Objective: Abnormal expression of cellular adhesion molecules may be related to endothelial dysfunction, a key feature in chronic heart failure. This study compares the effects of 10-wk supervised moderate-intensity continuous aerobic exercise (CAE) and intermittent aerobic exercise (IAE) programs on markers of endothelial damage, disease severity, functional and metabolic status, and quality-of-life in chronic heart failure patients.
Design: Fifty-seven patients between 41 and 81 yrs with New York Heart Association class II-III chronic heart failure and with a left ventricular ejection fraction of 35%-55% were randomized into three groups: nonexercising control, CAE, and IAE, which exercised three times a week for 10 wks. Endothelial damage was assessed by serum markers of vascular cell adhesion molecule-1, serum intercellular adhesion molecule-1, and nitric oxide; disease severity was measured by left ventricular ejection fraction and N-terminal probrain natriuretic peptide; metabolic status was evaluated by body composition analysis and lipid profile levels; functional status was evaluated by cardiorespiratory exercise stress test and 6-min walking distance; quality-of-life was assessed with Left Ventricular Dysfunction-36 and Short-Form 36 questionnaires at the baseline and at the end of the 10th week.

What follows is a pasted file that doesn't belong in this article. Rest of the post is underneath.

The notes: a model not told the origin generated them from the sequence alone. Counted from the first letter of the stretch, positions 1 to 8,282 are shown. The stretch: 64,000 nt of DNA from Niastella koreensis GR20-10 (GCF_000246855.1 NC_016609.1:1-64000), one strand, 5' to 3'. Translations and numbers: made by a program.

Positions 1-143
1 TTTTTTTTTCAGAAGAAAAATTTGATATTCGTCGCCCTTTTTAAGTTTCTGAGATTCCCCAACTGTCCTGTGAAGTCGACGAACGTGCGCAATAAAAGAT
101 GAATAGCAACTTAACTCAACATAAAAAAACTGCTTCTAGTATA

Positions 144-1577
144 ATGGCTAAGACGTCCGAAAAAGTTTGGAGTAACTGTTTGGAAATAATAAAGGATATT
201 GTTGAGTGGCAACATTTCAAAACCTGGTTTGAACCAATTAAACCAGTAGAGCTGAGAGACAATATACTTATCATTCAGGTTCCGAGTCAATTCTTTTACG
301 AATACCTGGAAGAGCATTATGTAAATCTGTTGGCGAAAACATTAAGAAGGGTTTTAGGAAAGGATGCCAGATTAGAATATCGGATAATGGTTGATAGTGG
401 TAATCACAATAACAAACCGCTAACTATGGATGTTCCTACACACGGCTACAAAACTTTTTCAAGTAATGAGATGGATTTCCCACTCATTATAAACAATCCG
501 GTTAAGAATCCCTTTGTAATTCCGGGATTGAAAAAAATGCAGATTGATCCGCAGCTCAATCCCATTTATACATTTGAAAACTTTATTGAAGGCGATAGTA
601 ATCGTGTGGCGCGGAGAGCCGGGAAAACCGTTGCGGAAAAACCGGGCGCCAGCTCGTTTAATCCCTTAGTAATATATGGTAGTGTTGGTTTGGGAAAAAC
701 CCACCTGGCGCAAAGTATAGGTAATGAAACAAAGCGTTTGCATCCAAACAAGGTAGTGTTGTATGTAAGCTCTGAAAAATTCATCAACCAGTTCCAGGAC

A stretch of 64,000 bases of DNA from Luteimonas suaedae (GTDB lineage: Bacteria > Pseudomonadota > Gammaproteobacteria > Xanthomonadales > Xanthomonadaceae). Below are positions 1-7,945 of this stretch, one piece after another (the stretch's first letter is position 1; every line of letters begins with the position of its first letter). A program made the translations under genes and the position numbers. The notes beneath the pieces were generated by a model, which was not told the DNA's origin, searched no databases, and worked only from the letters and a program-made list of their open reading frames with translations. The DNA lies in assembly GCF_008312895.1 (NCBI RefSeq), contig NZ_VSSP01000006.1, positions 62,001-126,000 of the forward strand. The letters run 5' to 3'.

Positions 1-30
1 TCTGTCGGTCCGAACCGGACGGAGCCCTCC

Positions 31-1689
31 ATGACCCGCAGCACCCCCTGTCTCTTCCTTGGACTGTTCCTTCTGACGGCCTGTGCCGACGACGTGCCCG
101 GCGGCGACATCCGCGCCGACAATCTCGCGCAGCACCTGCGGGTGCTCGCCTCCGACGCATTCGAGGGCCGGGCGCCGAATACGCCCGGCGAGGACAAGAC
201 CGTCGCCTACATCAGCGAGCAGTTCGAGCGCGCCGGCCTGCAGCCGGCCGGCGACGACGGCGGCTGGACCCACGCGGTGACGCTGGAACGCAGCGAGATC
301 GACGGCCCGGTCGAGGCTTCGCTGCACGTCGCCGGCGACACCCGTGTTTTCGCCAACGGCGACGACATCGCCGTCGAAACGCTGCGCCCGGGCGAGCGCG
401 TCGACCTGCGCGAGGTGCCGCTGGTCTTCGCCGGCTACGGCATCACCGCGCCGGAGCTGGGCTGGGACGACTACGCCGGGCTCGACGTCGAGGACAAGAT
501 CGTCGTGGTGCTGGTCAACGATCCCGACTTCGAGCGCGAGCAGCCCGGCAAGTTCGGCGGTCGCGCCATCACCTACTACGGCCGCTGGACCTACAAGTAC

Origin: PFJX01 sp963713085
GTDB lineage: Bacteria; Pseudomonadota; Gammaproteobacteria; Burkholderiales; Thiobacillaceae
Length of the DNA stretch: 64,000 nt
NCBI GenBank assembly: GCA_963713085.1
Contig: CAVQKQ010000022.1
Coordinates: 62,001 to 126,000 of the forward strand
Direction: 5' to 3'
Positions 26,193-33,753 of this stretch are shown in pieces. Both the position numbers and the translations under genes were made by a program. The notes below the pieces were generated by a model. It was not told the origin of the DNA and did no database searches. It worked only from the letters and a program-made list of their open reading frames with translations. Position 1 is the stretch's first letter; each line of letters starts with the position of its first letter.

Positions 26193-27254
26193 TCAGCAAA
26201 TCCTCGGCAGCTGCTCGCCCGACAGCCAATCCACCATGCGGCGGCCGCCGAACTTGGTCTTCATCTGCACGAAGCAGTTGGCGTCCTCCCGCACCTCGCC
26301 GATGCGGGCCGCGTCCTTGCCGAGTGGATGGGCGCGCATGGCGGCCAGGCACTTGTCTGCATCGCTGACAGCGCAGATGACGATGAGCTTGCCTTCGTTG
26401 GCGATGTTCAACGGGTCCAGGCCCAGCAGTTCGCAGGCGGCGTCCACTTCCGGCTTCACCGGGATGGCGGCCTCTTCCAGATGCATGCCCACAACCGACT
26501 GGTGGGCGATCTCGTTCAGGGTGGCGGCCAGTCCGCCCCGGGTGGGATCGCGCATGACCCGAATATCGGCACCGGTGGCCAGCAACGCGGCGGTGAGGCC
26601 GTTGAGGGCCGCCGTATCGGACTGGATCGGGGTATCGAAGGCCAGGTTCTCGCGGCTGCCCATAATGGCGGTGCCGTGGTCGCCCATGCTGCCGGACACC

Results: Significant decreases in serum vascular cell adhesion molecule-1 or serum intercellular adhesion molecule-1 in IAE and CAE groups after training were found, respectively. Resting systolic and diastolic blood pressure, peak systolic and diastolic blood pressure, 6-min walking distance, and the mental health and vitality components of Short-Form 36 improved in the CAE group, whereas left ventricular ejection fraction and 6-min walking distance improved in the IAE group compared with the control group.
Conclusions: Both moderate-intensity CAE and IAE programs significantly reduced serum markers of adhesion molecules and prevented the change in VO2 in patients with chronic heart failure.